Greenberg v. KoppelowAnnotate this Case
FRANCES GREENBERG et al., Respondents, v. HERMAN KOPPELOW et al., Appellants.
Charles A. Christin and Thomas J. Keegan for Appellants.
Charles N. Douglas and Joseph A. Brown for Respondents.
In this unlawful detainer action judgment was awarded for the restoration of possession to the plaintiffs, $1,150 damages for wrongful detention, $500 attorney fees, and costs.
The judgment, dated July 18, 1945, shows that the $1,150 was for "damages already accrued at the rate of $500.00 per month commencing May 11, 1945."
On January 17, 1938, the predecessors of respondents, as lessors, and the predecessor and assignor of appellants, as lessee, entered into a written lease of the apartment house in question at 1327 Leavenworth Street, San Francisco, for the term of 7 years ending on October 30, 1944, at the monthly rental of $225 for the first 2 years and $250 for the last 5. During the term the respondents purchased the property. [76 Cal. App. 2d 633] The appellants were then in possession as assignees of the original lessee and so continued.
From the expiration of the lease, on October 30, 1944, until the service, on April 9, 1945, of a 30-day notice to quit (as to which notice, its form, timeliness and service, there is no controversy) the appellants admittedly were in possession. The present action is not concerned with the unpaid rent for that intervening period or for any time prior to May 11, 1945, when the 30-day notice expired; other actions deal therewith.
The only question presented for decision is as to the size of the money judgment. The appellants contend that the court was bound to compute the damages at the rate of $300 a month by virtue of the following provision in the lease: "13. Any holding over after the expiration of the term hereof without the consent of Lessor shall be deemed to be a tenancy from month to month at a monthly rental of Three Hundred Dollars ($300.00) and shall continue to be on the same terms and conditions as herein specified."
Section 1161, Code of Civil Procedure, provides that "A tenant of real property ... is guilty of unlawful detainer: ... When he continues in possession, ... after the expiration of the term for which it is let to him, without the permission of his landlord. ..." Paragraph 13 of the lease speaks of a holding over "without the consent of Lessor." Because of this coincidence of language between statute and lease the appellants argue that "under the plain and unequivocal language of Section 13 of the lease quoted above, rental damages were restricted to the sum of $300 per month" and, further, that "Section 13 of the lease covers the exact situation existing in the present case, and cannot be construed to cover any other situation. ... No other situation than the instant one can be conceived where section 13 would have any application ... the plain and unambiguous language of the contract must be given effect."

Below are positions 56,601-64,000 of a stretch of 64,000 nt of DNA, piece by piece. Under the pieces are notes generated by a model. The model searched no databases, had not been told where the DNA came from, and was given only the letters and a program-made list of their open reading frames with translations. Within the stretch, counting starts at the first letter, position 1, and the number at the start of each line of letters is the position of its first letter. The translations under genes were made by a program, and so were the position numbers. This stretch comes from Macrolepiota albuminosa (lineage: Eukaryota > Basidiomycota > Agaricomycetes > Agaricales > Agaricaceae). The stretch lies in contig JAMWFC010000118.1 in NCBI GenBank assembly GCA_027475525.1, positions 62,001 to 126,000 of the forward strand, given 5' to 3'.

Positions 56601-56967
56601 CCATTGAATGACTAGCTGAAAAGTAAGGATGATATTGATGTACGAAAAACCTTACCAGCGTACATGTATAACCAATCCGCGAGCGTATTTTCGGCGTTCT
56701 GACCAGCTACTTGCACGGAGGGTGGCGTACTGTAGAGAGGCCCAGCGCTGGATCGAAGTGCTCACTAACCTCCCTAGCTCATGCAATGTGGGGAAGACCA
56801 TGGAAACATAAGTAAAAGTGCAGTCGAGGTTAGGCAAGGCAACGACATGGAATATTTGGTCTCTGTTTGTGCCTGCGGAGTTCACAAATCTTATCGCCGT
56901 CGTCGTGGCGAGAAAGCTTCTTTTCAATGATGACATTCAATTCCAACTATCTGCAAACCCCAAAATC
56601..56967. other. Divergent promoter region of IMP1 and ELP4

The parties to this lease themselves characterized the holding over as "a tenancy from month to month." As long as such holding over was permitted to run on, as it was here, the monthly rental was something about which the parties could contract, but such month to month tenancy was, of course, subject to termination "by the giving of notice by one party or the other, in the manner prescribed by law." (15 Cal.Jur. 805.) Such notice was given on April 9, and [76 Cal. App. 2d 634] expired on May 11, 1945. That terminated the tenancy.  On May 22 respondents filed this action in unlawful detainer, which form of action "does not arise upon contract, but sounds in tort. ..." (15 Cal.Jur. 850.)  By the election of the respondents to serve notice and sue, their former tenant was automatically converted into a wrongdoer (see 32 Am.Jur. 779, citing Blumenberg v. Myres, 32 Cal. 93 [91 Am.Dec. 560]) or a trespasser (compare Cowell v. Snyder, 15 Cal. App. 634, 638 [115 P. 961]).
 An analysis of paragraph 13 of the lease shows that appellants' contention that the $300 provision found in paragraph 13 should be binding on the court as the measure of damages cannot be supported. In the first place it is a contradiction in terms to say that a "holding over ... without the consent of Lessor" after a 30-day notice has been given and a suit filed can be "deemed to be a tenancy from month to month." Second, such possession after notice and suit cannot possibly call for "rental." It calls for "damages" (Code Civ. Proc., § 1174). Third, such erstwhile tenant after becoming a trespasser or wrongdoer can no longer be in possession "on the same terms and conditions" as specified in the original lease. If he could, such tenancy could never be terminated. And yet these three elements--tenancy, rental and similar terms and conditions were all used in the same sentence in the lease and were interrelated. That they must have been meant to refer only to a holding over before, and not after, notice and suit, is self- evident.
The judgment is affirmed.
Nourse, P. J., and Dooling, J., concurred.